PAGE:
Do you often find yourself fighting the urge to nap after you’ve eaten a huge meal? Or feel as though you could literally fall asleep right there on the couch not long after you’ve inhaled a delicious dinner and dessert? That’s the infamous food coma for you, creeping up on you when you least expect it.
When was the last time you ate yourself into a food coma? I know I did just the other day at my favourite Indian restaurant. I just can’t seem to help myself when it tastes so damn good! It’s the feeling many of us know all too well, especially when the festive season comes around. In America, the annual food coma is considered to hit hard around Thanksgiving. However, here in Australia, I definitely think we like to take every opportunity to indulge in our favourite pastime of eating (I know I do). From Christmas to New Years, as well as Easter and what seems like every family member’s birthday, us Aussies never seem to learn our lesson when it comes to eating our way into a food coma.
The medically recognised condition and much more technical term for the well known food coma is classified as postprandial somnolence (try saying that ten times over and over again). While we’ve all experienced this condition at some point in our life, the question you’re probably asking is how the consumption of food leads to us feeling so sleepy? I’m afraid the response to that is no simple task. In fact, the process of postprandial somnolence is actually quite complex (as if the name doesn’t give that away already) and isn’t as straightforward as you would assume.
Firstly, lets take a look at postprandial somnolence from a more general perspective. Following a big meal, the activity of the parasympathetic nervous system within the body increases. This system is primarily responsible for digestion. Therefore in order to rest and ultimately digest, the activity of the sympathetic nervous system in turn decreases. This system is characteristically responsible for one’s fight or flight response. As a result of this, the body’s blood supply is directed towards the stomach to aid in the digestion process and facilitate the transport of your recently digested meal. This then results in a decreased blood supply for the rest of your body, which is believed to be a contributing factor as to why you feel quite lethargic and sleepy after a big meal.
Delving into postprandial somnolence a little deeper is where a number of crucial pathways come into play. As blood glucose levels rise following a meal, a hormone called insulin is released to balance out these levels. Likewise, insulin is known to aid in the absorption and use of glucose from the bloodstream. Therefore, the more insulin that is released is directly related to the successful transport of a key amino acid. This amino acid, called tryptophan, travels through the bloodstream and across the blood brain barrier. Tryptophan is then further metabolized to the chemicals serotonin and melatonin, both of which are responsible for drowsiness. This process is ultimately the leading contributing factor to the generation of a food coma.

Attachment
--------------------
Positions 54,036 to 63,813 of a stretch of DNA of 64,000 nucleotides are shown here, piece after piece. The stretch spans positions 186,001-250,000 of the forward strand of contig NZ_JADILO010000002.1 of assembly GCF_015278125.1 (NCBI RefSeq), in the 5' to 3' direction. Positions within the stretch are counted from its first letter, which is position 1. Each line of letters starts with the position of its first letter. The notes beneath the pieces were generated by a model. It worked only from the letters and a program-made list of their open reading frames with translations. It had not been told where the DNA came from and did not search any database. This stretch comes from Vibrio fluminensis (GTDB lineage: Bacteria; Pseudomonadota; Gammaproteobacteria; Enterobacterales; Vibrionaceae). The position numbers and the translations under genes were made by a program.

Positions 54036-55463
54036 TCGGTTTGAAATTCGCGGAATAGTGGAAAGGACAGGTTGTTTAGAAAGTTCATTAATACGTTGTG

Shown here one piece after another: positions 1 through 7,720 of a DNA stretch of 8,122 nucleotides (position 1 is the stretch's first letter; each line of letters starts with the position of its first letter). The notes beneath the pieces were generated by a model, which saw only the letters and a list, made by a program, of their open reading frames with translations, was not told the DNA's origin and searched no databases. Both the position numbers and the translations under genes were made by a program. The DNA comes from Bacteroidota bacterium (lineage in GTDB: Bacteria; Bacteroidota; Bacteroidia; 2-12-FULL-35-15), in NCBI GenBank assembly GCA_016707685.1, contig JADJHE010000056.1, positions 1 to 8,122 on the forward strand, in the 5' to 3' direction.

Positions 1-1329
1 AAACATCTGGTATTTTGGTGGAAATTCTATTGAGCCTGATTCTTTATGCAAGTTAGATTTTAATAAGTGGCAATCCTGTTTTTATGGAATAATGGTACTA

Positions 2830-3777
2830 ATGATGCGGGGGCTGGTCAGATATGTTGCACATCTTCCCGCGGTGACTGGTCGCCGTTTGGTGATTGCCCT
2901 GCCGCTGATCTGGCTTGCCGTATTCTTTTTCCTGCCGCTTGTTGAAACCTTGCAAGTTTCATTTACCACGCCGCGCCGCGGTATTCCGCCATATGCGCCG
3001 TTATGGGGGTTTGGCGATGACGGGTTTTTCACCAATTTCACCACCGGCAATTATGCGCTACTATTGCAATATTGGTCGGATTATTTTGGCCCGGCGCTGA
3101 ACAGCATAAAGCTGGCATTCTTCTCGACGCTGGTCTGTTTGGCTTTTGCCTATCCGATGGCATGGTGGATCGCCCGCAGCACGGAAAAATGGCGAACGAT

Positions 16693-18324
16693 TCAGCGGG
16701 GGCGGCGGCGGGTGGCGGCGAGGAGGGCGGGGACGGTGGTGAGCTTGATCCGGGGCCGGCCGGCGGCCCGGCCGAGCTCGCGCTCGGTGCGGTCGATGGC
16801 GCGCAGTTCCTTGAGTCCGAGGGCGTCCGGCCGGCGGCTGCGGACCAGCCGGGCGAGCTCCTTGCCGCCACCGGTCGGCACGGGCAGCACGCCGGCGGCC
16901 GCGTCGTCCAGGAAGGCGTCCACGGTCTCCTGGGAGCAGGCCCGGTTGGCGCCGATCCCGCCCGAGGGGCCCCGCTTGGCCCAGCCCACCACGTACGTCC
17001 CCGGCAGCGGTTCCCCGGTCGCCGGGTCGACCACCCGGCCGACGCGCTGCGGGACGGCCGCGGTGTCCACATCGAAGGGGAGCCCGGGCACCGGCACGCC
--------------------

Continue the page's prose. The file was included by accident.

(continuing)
Check out this interactive explanation of postprandial somnolence to see how your usual food coma occurs, from a more comprehensive and visual perspective:
In truth, the process is a whole lot more complex than that, involving countless pathways, hormones and other components on a biochemical level. Unfortunately, to explain the multiple mechanisms and variables of the common food coma would require a great amount of detail and nutritional jargon that is quite difficult to understand. While research has been conducted in this field, there is still a long way to go, as the dynamic relationship between food and sleep is not completely understood.
Studies do suggest, however, that the higher the fat and the higher the carbohydrate content of the meal, the sleepier you will become. Similarly, the higher the glycaemic index of the food you eat can also lead to the likelihood of developing postprandial somnolence. As seen to the right, this is due to elevated blood glucose levels and the subsequent increased release of insulin in the bloodstream, as previously discussed. Foods of a high glycaemic index include white bread, processed cereals and potatoes, so watch out for those ones!
It seems as though once you’re in a food coma, there is unfortunately no way out. If you’re hoping to avoid your usual food coma or perhaps feel a little less sleepy after your next food-related celebration, it is important to keep in mind the size as well as the type of food that you’re eating. Now that you’re more aware of how a food coma occurs within your body, hopefully you’ll be prepared for the next one. With that being said, to overcome the ever so frequent food coma all I can say is good luck, eat wisely and may postprandial somnolence be ever in your favour.
Also published on Medium.